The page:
California Sports Betting Could Make 2022 Ballot As Tribes Get Extension

Posted on July 1, 2020

California Indian tribes have been granted an extension to gather signatures for a sports betting ballot initiative.

The initiative, entitled the California Sports Wagering Regulation and Unlawful Gambling Enforcement Act, would legalize California sportsbooks at tribal casinos and existing horse racetracks.

Judge James P. Arguelles of the California Superior Court in Sacramento ordered an extension to Oct. 12 for the deadline to submit signatures.

The original 180-day deadline for petition circulation was July 20. However, the tribal coalition behind the initiative successfully argued that social-distancing orders related to the coronavirus pandemic warranted an extension.

Because the deadline to make the 2020 ballot was June 25, the extension to gather signatures applies to the 2022 election.

Ballot measures can make the ballot at a later date, but this move means the tribal effort would not have to start from scratch. There is the looming prospect of a competing sports betting ballot measure emanating from other sources for the 2022 election, as well.

First Amendment rights required extension

In his decision, Arguelles determined that a violation of the First Amendment of the US Constitution would occur absent an order extending the 180-day deadline.

He wrote:

“Despite Petitioners’diligence, the 180-day deadline coupled with Executive Branch orders responding to the COVID-19 pandemic significantly inhibits Petitioners’ ability to place their initiative on the November 2022 ballot.”

A constitutional amendment requires a minimum of 997,139 signatures. But to ensure the number of signatures is valid requires about 150% of that total.

The tribes submitted that they spent more than $7 million obtaining 971,373 signatures between Jan. 21 and mid-March.

What the extension does is makes it so they won’t lose the investment to get those signatures. If they can get the signatures by the new date, they won’t have to start the process over in 2022.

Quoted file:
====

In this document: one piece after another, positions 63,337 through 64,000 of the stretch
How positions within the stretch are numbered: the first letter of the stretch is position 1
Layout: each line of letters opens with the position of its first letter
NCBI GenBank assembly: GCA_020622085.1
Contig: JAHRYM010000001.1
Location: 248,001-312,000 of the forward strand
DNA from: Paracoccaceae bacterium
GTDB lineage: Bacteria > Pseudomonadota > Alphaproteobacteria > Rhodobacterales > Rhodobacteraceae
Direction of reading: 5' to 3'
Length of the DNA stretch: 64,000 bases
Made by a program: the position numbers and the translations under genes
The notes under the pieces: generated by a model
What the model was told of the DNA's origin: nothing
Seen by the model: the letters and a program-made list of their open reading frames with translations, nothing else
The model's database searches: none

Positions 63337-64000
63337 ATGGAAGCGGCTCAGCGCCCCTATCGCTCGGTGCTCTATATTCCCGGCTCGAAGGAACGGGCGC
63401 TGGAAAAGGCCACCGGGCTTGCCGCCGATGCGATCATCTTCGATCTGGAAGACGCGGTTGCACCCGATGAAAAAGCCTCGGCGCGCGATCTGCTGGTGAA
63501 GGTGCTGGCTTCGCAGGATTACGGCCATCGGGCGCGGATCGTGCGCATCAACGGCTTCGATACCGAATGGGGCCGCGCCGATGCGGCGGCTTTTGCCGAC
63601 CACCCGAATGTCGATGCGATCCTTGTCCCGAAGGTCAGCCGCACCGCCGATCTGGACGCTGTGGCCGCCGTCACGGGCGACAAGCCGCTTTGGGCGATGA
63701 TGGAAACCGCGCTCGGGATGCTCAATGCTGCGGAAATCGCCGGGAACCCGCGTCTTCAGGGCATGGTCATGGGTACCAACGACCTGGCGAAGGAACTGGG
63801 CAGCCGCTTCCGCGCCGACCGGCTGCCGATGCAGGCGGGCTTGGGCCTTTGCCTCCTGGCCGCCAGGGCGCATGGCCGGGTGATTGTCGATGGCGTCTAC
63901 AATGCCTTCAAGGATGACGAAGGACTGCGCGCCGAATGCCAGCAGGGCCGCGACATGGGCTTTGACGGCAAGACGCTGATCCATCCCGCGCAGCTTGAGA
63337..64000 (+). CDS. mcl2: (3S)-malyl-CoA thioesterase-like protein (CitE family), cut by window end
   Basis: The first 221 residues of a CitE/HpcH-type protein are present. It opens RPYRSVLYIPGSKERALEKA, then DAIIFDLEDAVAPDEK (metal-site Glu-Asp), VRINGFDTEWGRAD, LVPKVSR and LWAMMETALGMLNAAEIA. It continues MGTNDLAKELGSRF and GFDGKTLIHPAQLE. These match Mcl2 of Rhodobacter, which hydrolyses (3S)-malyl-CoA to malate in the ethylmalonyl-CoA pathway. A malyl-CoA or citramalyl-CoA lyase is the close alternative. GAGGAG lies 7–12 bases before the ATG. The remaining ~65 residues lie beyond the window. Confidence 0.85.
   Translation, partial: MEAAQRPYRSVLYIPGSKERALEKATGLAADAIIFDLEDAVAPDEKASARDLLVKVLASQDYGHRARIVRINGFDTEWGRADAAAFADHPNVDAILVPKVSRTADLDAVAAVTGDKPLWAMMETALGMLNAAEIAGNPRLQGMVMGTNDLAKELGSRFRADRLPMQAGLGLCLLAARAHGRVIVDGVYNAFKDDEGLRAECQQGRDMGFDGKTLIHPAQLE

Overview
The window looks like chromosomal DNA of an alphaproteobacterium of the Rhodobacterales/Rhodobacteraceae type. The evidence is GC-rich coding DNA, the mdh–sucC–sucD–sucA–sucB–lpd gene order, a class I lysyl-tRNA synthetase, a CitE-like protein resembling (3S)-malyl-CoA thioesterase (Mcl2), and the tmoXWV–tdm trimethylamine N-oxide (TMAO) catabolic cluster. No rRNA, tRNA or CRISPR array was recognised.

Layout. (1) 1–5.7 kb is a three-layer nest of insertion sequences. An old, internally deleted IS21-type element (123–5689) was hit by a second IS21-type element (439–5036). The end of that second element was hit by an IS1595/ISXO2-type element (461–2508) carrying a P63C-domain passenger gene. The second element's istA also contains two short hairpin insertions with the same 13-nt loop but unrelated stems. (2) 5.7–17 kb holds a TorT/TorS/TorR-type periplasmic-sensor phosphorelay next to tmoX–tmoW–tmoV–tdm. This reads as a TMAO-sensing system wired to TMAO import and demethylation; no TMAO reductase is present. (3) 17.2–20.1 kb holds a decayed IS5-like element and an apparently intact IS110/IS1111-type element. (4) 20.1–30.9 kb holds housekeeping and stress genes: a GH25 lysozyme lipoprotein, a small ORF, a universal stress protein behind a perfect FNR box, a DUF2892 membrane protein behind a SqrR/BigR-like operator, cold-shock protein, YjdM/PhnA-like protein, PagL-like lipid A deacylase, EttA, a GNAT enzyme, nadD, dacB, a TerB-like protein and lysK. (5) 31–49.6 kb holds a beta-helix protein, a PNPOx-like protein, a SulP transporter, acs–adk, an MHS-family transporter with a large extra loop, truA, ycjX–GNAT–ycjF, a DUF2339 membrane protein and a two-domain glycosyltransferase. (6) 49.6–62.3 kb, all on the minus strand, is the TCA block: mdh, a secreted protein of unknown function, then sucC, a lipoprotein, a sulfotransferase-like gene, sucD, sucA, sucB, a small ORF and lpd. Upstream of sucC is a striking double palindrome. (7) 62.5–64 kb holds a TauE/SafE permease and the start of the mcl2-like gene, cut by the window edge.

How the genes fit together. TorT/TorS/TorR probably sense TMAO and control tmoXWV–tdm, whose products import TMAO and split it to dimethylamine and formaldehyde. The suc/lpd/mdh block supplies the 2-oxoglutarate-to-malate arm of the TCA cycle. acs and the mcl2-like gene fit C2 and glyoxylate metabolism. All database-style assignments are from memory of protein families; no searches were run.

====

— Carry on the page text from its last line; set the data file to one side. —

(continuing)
Still work to do for California Indian tribes

Tribes indicated that, since they began circulating the petition again after stage-2 of California’s reopening plan, they are gathering signatures at about 10% of their rate from before the pandemic.

That difficulty may continue depending on the unknown trajectory of the virus. On Wednesday, Gov. Gavin Newsom reinstated some restrictions due to a spike in coronavirus cases.

In case ongoing social-distancing requirements warrant another extension, the court retains jurisdiction on the matter.

“We appreciate the Court’s consideration and recognition of these extraordinary circumstances,” said Jacob Mejia, spokesperson for the tribal coalition. “We are also pleased that the Court has retained jurisdiction, which allows us to go back to the judge in case of other shutdowns.”

The tentative ruling comes ahead of Thursday’s scheduled hearing on the matter, which will still take place. Secretary of State Alex Padilla, the defendant in the case, did not oppose the petitioners’ request.

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Matthew Kredell

Matthew started his career as a sportswriter at the Los Angeles Daily News, where he covered the NFL, Kobe-Shaq three-peat, Pete Carroll’s USC football teams, USC basketball, pro tennis, Kings hockey and fulfilled his childhood dream of sitting in the Dodgers’ dugout. His reporting on efforts to legalize sports betting began in 2010, when Playboy Magazine flew him to Prague to hang out with Calvin Ayre and show how the NFL was pushing US money overseas by fighting expansion of regulated sports betting across the country. A USC journalism alum, Matt also has written on a variety of topics for Men’s Journal, Los Angeles magazine, LA Weekly and ESPN.com.

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